Daniel K. Park, MD

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Cervical Radiculopathy

Cervical radiculopathy, commonly known as “pinched” nerve is caused by injury to the root of a spinal nerve. It is characterized by neck pain that radiates to the shoulder and the arms. As we grow older, the spinal discs bulge and lose height. The vertebrae come closer and the disc collapses forming bone spurs. In this process, the bone spurs make the foramen narrow and pinch the root of the nerve. If these changes are caused as a process of aging, the condition may be referred as arthritis or spondylosis.

The pain caused by this condition is sharp and may even be felt as pin or needle prick. It may worsen with extending the neck or turning the head. The diagnostic tests your doctor may advise include X-rays, computed tomography (CT) scan, magnetic resonance imaging (MRI), and electromyelography.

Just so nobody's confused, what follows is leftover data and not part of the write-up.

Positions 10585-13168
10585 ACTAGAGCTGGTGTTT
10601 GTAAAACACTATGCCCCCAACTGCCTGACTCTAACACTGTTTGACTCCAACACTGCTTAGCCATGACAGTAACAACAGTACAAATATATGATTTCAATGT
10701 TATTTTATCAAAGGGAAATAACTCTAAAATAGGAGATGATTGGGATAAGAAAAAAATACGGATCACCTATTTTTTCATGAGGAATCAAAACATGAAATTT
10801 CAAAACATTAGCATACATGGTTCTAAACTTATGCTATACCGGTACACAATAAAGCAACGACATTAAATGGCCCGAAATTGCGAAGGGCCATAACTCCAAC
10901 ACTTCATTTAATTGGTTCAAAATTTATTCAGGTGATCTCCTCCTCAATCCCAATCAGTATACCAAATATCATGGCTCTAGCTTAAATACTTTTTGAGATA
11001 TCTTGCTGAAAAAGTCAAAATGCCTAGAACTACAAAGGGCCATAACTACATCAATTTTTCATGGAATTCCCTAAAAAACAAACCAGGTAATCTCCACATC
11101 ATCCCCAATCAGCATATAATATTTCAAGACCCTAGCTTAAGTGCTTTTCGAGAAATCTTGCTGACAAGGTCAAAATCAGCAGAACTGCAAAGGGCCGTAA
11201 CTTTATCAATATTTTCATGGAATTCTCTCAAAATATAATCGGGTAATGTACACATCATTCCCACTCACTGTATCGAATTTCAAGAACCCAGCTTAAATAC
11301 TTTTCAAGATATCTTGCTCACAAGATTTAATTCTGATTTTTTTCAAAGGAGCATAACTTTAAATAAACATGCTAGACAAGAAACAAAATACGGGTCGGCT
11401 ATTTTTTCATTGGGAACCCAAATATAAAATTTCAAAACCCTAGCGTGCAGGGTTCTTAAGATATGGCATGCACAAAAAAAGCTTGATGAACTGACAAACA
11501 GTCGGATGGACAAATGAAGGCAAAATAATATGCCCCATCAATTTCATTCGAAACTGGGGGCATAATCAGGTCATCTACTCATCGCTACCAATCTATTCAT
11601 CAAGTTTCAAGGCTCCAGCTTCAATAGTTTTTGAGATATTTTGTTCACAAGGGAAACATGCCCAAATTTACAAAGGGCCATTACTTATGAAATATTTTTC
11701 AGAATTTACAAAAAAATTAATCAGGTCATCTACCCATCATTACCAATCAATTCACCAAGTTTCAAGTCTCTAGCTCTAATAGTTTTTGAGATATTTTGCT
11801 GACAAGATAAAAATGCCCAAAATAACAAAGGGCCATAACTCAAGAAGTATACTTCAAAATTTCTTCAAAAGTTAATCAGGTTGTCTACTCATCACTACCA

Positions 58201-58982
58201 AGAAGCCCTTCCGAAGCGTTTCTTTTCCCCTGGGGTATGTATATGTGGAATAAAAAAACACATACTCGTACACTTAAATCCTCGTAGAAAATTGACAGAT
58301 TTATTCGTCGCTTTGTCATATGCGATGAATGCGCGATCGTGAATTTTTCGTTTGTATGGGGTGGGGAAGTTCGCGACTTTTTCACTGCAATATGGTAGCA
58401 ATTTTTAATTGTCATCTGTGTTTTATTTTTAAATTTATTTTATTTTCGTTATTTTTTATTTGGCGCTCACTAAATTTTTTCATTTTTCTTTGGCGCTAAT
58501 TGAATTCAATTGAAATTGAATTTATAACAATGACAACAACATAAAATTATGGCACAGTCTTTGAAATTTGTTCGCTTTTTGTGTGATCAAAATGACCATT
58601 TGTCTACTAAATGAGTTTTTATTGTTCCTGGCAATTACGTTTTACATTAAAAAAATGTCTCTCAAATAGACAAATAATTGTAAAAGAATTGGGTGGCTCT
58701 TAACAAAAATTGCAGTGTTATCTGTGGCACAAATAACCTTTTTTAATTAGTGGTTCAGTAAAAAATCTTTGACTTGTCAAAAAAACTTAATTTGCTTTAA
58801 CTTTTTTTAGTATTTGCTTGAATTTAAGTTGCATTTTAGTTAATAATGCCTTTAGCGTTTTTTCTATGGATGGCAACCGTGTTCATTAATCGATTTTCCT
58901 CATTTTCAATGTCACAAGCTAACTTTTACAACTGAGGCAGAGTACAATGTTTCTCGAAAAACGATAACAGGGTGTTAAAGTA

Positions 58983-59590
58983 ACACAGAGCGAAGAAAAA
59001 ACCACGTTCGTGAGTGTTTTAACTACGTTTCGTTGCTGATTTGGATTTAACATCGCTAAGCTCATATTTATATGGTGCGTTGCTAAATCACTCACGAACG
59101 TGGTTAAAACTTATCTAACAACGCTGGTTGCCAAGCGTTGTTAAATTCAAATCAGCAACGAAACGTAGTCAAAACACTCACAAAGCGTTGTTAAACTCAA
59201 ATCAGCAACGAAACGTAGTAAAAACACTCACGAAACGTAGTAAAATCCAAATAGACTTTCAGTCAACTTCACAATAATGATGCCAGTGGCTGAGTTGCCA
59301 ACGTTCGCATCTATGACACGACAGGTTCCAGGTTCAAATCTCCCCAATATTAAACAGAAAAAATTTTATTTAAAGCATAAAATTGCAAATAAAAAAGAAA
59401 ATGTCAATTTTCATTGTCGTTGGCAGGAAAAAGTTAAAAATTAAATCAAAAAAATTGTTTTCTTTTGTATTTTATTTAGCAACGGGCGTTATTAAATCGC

Often, cervical radiculopathy is treated by nonsurgical treatment methods such as use of soft collars, physical therapy, pain medications, or steroidal injections injected into spine. If the conservative treatments are a failure or if the condition is severe then your doctor may recommend surgical treatment. Surgery is done in order to create more space for the compressed nerves, to maintain stability of the spine and to provide proper alignment to the spine. The three types of procedures that can be done usually for cervical radiculopathy include.

Clinical Example

History: A 49 year old female presents with left arm pain. She feels a shooting pain from her neck down to her thumb. The pain worsens with turning her neck to the left. It improves when extends her neck and sometimes when she puts her left hand over her head for relief.

Images: This is an example of her MRI which is usually ordered for patients who present similar to this lady. The star points to the spinal cord. The arrow demonstrates a herniated disc that is compressing the nerve root resulting in arm pain.

Cervical Radiculopathy

Surgery: After failing all non operative measures, patient underwent an anterior cervical discectomy and fusion without any complications. In this image you can see plates and screws fixing a bone graft in the disc space.

Cervical Radiculopathy